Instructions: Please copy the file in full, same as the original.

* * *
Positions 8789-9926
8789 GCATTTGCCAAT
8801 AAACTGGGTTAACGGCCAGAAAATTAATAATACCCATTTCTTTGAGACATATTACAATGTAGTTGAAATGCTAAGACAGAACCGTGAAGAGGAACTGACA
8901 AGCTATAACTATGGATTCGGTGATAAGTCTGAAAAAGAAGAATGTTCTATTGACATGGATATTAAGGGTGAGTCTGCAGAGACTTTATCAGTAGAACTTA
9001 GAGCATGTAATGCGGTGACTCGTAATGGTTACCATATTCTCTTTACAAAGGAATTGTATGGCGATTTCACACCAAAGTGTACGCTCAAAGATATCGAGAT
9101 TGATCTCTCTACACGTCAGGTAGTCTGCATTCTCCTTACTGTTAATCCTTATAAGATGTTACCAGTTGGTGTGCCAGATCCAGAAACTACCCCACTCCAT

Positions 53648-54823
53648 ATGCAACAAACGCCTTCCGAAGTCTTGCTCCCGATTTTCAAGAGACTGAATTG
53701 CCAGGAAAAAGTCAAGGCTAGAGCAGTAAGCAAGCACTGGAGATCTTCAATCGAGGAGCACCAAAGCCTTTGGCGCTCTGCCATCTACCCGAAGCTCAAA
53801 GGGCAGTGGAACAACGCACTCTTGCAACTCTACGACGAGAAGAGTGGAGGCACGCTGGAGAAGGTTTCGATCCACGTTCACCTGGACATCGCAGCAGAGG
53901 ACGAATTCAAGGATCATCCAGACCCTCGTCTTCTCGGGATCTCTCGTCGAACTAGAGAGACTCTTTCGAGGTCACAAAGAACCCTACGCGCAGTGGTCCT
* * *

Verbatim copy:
Positions 8789-9926
8789 GCATTTGCCAAT
8801 AAACTGGGTTAACGGCCAGAAAATTAATAATACCCATTTCTTTGAGACATATTACAATGTAGTTGAAATGCTAAGACAGAACCGTGAAGAGGAACTGACA
8901 AGCTATAACTATGGATTCGGTGATAAGTCTGAAAAAGAAGAATGTTCTATTGACATGGATATTAAGGGTGAGTCTGCAGAGACTTTATCAGTAGAACTTA
9001 GAGCATGTAATGCGGTGACTCGTAATGGTTACCATATTCTCTTTACAAAGGAATTGTATGGCGATTTCACACCAAAGTGTACGCTCAAAGATATCGAGAT
9101 TGATCTCTCTACACGTCAGGTAGTCTGCATTCTCCTTACTGTTAATCCTTATAAGATGTTACCAGTTGGTGTGCCAGATCCAGAAACTACCCCACTCCAT

Positions 53648-54823
53648 ATGCAACAAACGCCTTCCGAAGTCTTGCTCCCGATTTTCAAGAGACTGAATTG
53701 CCAGGAAAAAGTCAAGGCTAGAGCAGTAAGCAAGCACTGGAGATCTTCAATCGAGGAGCACCAAAGCCTTTGGCGCTCTGCCATCTACCCGAAGCTCAAA
53801 GGGCAGTGGAACAACGCACTCTTGCAACTCTACGACGAGAAGAGTGGAGGCACGCTGGAGAAGGTTTCGATCCACGTTCACCTGGACATCGCAGCAGAGG
53901 ACGAATTCAAGGATCATCCAGACCCTCGTCTTCTCGGGATCTCTCGTCGAACTAGAGAGACTCTTTCGAGGTCACAAAGAACCCTACGCGCAGTGGTCCT